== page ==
My family loves March Madness.  For those of you who don’t know what I’m talking about, each year at this time the college basketball season comes to a close with a 68 team tournament.  The 68 teams are put into a bracket that will decide the eventual champion.  That bracket is then posted online and people all across the country fill it in to show who they think will win. 

My wife and I and our 4 children fill out the bracket each year to have a little family fun.  Whoever ends up with the most points at the end of our tournament gets to be “king” or “queen” for an evening at our home.  This provides some great entertainment as we keep track of the winners and losers over the course of the 3 week tournament. 

Each and every year I watch the games and find myself amazed at how unexpected the outcomes are.  Each year there are teams that I am sure will be unbeatable, only to find them get upset in the early rounds.  And each year there are underdog teams that I am sure have no chance of winning, only to find them pulling off upset after upset and wreaking havoc on my bracket. 

For instance, last year I spent some time carefully choosing my bracket winners based on my understanding of basketball, my observations from games that I had watched during the season, and advice from several basketball analysts from ESPN and other sources.  On the flip side, my 6 year old daughter chose to base her bracket winners on teams that came from places where she or her family and friends have lived over the years.  For that reason she chose Butler, an underdog team from a small school in Indiana, to beat some much more highly regarded opponents.  Obviously, she turned out to be right and my family and I found ourselves watching Cinderella and having a “ball” in our living room because Kalyn was “queen for a night.”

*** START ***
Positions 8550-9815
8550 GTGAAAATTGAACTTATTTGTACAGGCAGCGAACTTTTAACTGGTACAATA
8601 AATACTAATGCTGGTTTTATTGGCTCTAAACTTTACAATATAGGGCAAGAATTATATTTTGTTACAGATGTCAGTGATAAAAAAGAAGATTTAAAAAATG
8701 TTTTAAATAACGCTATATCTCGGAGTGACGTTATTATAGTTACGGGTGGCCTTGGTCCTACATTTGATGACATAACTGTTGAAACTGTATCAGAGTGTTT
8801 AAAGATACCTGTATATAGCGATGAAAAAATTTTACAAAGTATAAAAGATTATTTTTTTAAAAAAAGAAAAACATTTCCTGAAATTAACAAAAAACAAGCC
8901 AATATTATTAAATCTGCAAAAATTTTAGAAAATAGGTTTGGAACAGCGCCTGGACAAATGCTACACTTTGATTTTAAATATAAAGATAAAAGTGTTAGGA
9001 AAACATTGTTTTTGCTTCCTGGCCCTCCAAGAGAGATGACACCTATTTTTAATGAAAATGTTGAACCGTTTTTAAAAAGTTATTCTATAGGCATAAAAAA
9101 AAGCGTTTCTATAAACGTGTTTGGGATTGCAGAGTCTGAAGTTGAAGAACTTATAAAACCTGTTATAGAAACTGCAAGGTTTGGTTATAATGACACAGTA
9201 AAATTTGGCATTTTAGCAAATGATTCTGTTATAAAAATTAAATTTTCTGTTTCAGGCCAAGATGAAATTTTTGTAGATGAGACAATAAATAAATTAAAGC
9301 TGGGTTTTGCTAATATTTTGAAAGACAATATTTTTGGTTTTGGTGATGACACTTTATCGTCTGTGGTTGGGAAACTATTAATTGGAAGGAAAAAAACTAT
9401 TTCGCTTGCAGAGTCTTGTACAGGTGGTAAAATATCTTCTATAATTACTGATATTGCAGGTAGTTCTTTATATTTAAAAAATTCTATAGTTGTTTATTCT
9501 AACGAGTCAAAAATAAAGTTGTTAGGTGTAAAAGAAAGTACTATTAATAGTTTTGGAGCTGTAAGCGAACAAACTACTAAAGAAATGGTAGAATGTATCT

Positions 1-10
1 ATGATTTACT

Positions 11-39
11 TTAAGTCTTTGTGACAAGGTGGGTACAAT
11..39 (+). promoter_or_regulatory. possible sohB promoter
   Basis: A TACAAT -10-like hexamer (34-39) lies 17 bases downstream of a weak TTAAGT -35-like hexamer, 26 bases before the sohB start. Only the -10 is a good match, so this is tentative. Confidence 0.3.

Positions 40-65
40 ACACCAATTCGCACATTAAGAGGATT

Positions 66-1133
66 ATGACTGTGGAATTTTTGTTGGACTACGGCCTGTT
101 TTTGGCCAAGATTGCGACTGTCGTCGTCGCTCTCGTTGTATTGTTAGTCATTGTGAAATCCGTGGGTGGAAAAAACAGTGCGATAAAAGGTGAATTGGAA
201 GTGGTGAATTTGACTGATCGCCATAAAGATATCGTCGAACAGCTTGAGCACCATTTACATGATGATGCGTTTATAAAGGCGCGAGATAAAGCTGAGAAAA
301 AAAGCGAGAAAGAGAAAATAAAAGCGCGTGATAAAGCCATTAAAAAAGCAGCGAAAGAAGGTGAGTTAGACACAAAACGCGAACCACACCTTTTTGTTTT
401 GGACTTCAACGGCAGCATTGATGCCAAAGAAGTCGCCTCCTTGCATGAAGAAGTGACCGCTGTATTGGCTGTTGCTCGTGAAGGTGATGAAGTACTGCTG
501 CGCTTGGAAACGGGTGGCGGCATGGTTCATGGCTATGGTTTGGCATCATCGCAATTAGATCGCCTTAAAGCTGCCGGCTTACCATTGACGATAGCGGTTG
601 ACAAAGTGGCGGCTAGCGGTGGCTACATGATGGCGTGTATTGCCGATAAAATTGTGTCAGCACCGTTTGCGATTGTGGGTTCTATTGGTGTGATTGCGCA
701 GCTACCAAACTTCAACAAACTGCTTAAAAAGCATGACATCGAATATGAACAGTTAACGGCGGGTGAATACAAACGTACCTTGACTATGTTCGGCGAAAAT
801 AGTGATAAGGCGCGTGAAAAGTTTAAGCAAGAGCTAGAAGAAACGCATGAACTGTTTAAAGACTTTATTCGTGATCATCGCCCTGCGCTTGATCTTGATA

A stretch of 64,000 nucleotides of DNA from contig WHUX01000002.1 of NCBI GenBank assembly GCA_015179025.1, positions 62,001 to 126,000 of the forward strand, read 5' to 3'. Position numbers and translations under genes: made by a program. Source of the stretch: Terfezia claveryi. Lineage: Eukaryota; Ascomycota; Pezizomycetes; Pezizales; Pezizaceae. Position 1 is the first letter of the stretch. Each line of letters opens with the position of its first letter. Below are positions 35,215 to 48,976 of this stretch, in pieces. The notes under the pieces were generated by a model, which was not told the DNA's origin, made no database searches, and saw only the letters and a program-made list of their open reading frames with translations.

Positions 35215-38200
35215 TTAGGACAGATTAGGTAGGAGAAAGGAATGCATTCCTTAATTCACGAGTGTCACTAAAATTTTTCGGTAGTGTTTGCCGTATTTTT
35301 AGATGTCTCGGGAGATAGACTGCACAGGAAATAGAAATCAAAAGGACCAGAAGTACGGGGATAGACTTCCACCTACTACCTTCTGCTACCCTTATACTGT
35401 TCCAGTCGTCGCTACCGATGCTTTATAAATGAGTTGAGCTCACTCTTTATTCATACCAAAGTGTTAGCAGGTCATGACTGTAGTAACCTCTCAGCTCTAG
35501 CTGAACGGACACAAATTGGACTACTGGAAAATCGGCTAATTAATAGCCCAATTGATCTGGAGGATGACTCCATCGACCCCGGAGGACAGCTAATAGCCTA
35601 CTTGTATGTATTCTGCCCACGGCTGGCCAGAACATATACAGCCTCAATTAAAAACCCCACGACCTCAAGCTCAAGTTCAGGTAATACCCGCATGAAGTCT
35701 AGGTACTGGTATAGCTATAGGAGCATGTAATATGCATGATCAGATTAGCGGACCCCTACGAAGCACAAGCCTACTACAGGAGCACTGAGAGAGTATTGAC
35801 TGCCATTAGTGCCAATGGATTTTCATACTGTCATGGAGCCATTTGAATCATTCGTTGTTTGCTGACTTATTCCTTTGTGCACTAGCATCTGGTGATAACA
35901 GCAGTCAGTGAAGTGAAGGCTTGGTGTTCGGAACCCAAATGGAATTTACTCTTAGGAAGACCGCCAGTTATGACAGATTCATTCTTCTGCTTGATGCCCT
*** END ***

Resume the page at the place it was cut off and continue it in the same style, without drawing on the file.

This year I once again used my head and came up with what I thought would be a very solid bracket.  But all of my final four teams wound up losing in earlier rounds and my wife and 8 year-old daughter are now in position to win this year.  Once again, Butler proved to be my downfall.  I chose Butler to lose in the 2nd round, while my wife chose Butler to make it to the final four.  She was right, and I was wrong.

But surprisingly Butler is not the biggest underdog team this year.  Virginia Commonwealth University deserves that title.  When the bracket was first announced several analysts ripped the selection committee for including VCU in the tourament.  They believed that VCU didn’t belong.  One analyst even called the inclusion of VCU “indefensible.”  VCU did not have a great season.  They finished 4th in the weak Colonial Athletic Association conference.  That’s one spot lower than Hofstra.  They lost 11 games during the season including losses to Georgia State, James Madison and Drexel.  Many analysts did not even expect them to make the tournament, much less win a game. 

But they didn’t just win a game, they have made an unbelievable run, beating Georgetown, Purdue, Florida State, and Kansas on their way to the Final Four.  They were the underdog in each game and yet wound up beating 4 teams from bigger conferences who were all expected to win.  VCU is this year’s biggest underdog story.

Basketball analysts refer to games like these as “David vs Goliath” kind of matchups.  In each game they played, VCU has been like David facing Goliath.  That’s a great reference, because David was the biggest underdog ever.  No one gave him a chance.  He defines what we think of when we call someone an underdog. 

Consider this, David wasn’t even big enough yet to go to war.  His brothers were part of the Saul’s army, but not David.  He was keeping watch over the sheep and running errands for his father.  He was just a boy.  Goliath was a man.  A seasoned warrior.  He was battle tested and an impressive physical presence.  He stood over 9 feet tall.  His armor and weapons probably weighed as much as David.  And yet David came at him with just a sling and a stone, and won!

That is probably the biggest underdog story in the history of the world.  It was so big of an upset that to this day we still talk about upset matchups in sports as David vs Goliath.  But there is one verse in that story that I just love and that is I Samuel 17:48 where it talks about how David ran to meet Goliath.  David didn’t think of himself as an underdog, he simply faced the enemy in front of him with a courage born of his trust in God.

Maybe in your life today you feel like an underdog.  Maybe it feels like the problems you face are bigger than you are.  I want to encourage you to remember the example of David.  Don’t listen what others might say about your chances.  Don’t consider yourself an underdog.  Run to face the obstacle in front of you with courage born from a trust in God.

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